Harvard University Press, 2010
Few poetic forms have found more uses than the sonnet in English, and none is now more recognizable. It is one of the longest-lived of verse forms, and one of the briefest. A mere fourteen lines, fashioned by intricate rhymes, it is, as Dante Gabriel Rossetti called it, “a moment’s monument.” From the Renaissance to the present, the sonnet has given poets a superb vehicle for private contemplation, introspection, and the expression of passionate feelings and thoughts.
The Art of the Sonnet collects one hundred exemplary sonnets of the English language (and a few sonnets in translation), representing highlights in the history of the sonnet, accompanied by short commentaries on each of the poems. The commentaries by Stephen Burt and David Mikics offer new perspectives and insights, and, taken together, demonstrate the enduring as well as changing nature of the sonnet. The authors serve as guides to some of the most-celebrated sonnets in English as well as less-well-known gems by nineteenth- and twentieth-century poets. Also included is a general introductory essay, in which the authors examine the sonnet form and its long and fascinating history, from its origin in medieval Sicily to its English appropriation in the sixteenth century to sonnet writing today in the United States, the United Kingdom, and other English-speaking parts of the world.
Burt and Mikics have a ravishing breadth of taste and understanding. Their capaciousness allows the sonnet greater variety than its enemies (who think it old-fashioned, retrograde, and reactionary) would allow. A literary tour de force.
Willard Spiegelman, author of Seven Pleasures: Essays on Ordinary Happiness
Burt and Mikics have gathered together and composed a marvelous book. Both of them give us profound commentaries on particular sonnets and on the genre. I know of no other recent book that so steadily illuminates the riches it invokes.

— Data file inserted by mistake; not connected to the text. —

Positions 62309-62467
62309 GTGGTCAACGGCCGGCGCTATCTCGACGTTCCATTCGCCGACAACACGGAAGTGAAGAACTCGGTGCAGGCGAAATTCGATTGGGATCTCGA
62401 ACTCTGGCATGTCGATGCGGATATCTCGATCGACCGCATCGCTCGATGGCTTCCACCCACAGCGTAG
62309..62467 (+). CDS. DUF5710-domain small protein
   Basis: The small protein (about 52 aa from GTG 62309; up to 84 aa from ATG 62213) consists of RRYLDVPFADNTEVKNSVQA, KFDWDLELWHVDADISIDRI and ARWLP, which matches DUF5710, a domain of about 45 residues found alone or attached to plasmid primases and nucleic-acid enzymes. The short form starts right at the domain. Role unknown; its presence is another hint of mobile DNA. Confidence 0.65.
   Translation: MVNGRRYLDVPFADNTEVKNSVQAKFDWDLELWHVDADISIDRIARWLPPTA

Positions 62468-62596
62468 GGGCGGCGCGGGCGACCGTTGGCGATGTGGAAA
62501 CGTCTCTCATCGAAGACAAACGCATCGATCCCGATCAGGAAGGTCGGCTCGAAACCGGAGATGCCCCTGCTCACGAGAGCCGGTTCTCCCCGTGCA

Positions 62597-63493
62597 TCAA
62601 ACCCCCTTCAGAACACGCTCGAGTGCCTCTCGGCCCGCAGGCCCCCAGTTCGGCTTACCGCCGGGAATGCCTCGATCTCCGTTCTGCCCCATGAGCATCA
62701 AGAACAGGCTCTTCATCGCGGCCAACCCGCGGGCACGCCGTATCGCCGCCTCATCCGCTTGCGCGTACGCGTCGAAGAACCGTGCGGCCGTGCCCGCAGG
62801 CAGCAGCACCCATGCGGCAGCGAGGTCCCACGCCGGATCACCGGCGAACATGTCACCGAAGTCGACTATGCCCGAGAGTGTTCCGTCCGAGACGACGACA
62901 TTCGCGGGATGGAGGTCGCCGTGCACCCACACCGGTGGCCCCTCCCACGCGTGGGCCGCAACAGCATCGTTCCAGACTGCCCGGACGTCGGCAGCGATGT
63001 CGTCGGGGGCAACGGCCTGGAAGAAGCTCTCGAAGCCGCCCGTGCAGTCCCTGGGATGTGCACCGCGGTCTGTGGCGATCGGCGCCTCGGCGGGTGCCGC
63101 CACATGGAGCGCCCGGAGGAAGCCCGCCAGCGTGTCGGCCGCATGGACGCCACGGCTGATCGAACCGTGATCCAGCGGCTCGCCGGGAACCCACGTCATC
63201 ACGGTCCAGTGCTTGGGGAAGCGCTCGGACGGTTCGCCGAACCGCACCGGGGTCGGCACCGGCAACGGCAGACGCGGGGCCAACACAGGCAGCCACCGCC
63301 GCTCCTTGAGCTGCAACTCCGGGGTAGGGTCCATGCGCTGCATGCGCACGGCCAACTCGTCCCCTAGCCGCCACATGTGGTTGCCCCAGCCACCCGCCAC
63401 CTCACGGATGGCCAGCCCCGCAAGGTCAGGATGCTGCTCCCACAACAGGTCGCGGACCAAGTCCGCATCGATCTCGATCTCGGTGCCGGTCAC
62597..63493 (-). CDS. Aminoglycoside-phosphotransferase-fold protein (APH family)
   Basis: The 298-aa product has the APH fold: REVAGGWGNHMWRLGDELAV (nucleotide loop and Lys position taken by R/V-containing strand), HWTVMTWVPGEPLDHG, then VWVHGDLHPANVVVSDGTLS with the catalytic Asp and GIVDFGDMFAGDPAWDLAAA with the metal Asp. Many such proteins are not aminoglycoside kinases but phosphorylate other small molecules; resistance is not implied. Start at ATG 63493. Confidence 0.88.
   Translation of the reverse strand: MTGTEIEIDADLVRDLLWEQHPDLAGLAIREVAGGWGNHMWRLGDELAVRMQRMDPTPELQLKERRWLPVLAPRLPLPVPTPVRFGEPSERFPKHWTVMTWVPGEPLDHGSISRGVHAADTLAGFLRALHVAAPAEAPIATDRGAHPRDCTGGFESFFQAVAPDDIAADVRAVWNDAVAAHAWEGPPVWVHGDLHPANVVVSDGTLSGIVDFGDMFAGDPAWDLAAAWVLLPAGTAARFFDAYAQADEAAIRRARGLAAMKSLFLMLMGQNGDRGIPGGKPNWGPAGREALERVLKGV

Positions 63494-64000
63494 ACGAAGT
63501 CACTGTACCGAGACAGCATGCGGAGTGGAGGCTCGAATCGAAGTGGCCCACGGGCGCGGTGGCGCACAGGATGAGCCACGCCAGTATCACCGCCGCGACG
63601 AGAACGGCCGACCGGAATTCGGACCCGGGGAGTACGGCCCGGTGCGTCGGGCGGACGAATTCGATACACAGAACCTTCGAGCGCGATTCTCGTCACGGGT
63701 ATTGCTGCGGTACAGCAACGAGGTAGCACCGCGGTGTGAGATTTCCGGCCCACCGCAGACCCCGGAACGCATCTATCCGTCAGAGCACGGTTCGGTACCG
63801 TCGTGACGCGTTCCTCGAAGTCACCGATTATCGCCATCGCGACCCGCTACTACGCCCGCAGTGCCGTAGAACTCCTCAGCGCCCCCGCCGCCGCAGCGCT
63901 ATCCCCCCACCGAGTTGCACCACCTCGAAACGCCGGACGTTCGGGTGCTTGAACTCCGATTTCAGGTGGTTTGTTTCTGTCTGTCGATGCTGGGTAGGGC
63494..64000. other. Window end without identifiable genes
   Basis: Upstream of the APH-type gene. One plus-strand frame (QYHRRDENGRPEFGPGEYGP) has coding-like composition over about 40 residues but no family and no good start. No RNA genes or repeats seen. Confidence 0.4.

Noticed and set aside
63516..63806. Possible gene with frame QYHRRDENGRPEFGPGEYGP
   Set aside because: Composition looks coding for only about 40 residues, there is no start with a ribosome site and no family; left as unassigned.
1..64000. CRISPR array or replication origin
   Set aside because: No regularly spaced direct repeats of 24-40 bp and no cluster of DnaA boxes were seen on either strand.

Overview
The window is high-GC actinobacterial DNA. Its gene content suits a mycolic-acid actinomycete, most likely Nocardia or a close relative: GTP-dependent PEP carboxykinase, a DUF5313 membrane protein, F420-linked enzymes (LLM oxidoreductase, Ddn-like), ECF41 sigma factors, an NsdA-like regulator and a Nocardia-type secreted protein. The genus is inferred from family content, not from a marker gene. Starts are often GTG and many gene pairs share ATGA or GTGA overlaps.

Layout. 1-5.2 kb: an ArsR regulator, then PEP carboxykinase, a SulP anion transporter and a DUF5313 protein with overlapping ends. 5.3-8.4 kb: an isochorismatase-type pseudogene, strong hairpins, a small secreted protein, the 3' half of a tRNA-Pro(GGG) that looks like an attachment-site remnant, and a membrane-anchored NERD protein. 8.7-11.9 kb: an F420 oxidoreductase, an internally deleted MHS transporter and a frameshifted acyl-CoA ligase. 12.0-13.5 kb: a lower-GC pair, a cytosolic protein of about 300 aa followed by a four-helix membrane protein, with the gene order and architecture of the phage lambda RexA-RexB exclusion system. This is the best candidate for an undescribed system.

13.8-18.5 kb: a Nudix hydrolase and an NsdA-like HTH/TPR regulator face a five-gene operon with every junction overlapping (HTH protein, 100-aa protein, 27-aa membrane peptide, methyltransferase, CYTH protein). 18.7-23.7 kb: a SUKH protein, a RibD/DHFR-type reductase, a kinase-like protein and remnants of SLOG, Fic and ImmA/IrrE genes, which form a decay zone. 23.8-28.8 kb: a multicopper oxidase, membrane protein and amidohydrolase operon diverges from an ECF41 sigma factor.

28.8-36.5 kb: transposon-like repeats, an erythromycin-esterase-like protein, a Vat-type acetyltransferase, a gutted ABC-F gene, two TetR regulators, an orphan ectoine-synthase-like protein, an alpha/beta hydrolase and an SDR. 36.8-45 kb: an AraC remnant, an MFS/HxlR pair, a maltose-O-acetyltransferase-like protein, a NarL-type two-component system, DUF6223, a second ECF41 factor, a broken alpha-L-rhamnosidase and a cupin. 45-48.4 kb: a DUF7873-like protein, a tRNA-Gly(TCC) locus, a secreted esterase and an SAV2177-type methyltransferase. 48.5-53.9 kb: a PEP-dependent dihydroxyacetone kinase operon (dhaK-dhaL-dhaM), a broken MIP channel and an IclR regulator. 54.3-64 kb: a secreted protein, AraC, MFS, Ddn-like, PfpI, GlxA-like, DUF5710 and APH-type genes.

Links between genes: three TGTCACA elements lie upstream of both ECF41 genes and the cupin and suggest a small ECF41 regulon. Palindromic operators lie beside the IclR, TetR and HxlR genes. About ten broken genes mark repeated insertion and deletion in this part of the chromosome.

Burt and Mikics have written an illuminating text that promises many hours of reading pleasure and greater understanding of this poetic form.
Susan L. Peters (Library Journal)
Learned as well as passionate, this book is a delight. (Publishers Weekly)
Stephen Burt and David Mikics give us a carefully selected set of 100 sonnets, spanning 1557 to 2009, each with a compact companion essay. Their aim is to present “a partial history of the sonnet form.” But that puts it too modestly. With their selection of poems and their (mostly) compelling essays, Burt and Mikics manage to give a vivid sense of the sonnet in English as a living, organic thing, interconnected and evolving through time…It’s the essays that really distinguish this volume…Many of these essays are models of how to write about a poem, especially one centuries old. If you like to get under the hood of a poem and poke around at its inner mechanics, to see what makes it go, then the more technical parts of these essays won’t disappoint. But they’re not just technical: They strike an appealing balance of historical, biographical, and textual analysis, while remaining, for the most part, accessible.
Wen Stephenson (Boston Globe)
Newcomers to poetry and longtime readers alike will find this a rich and rewarding volume.
Lauren Winner (Books & Culture)
[A] handsome collection of 100 sonnets…It is to the credit of the compilers of this fine anthology that they manage to mount persuasive (and mercifully jargon-free) arguments that even poems as idiosyncratic as [Les Murray’s] “Strangler Fig” reflect the venerable and seemingly inexhaustible traditions of the sonnet.
Andrew Riemer (Sydney Morning Herald)
The editors…[have] collected one hundred enjoyable sonnets reaching back to Thomas Wyatt and George Gascoigne, and meanwhile, providing a thorough introduction and thoroughly astute commentary on each sonnet. I can’t begin to tell you how much I appreciate this as a reader.
Jeannie Vanasco (openlettersmonthly.com)
Burt and Mikics write two or three pages about each of [the] poems, and mostly these are clear and patient guides to rhythm and form, allusions, their relations to the lives of their authors…They say just the right thing to make their readers turn back to the poems.
Colin Burrow (London Review of Books)
This is a volume of poetry and criticism that a nonspecialist could read front to back with real pleasure.
G. W. Clift (Choice)
Innovative and intelligent…All poetry can be seen as a conversation between poets over time. In The Art of the Sonnet, the little room of the sonnet serves as an echo chamber and amplifier, allowing us to hear those voices—great and small, living and dead—more clearly than ever.
Adam Kirsch (Harvard Magazine)
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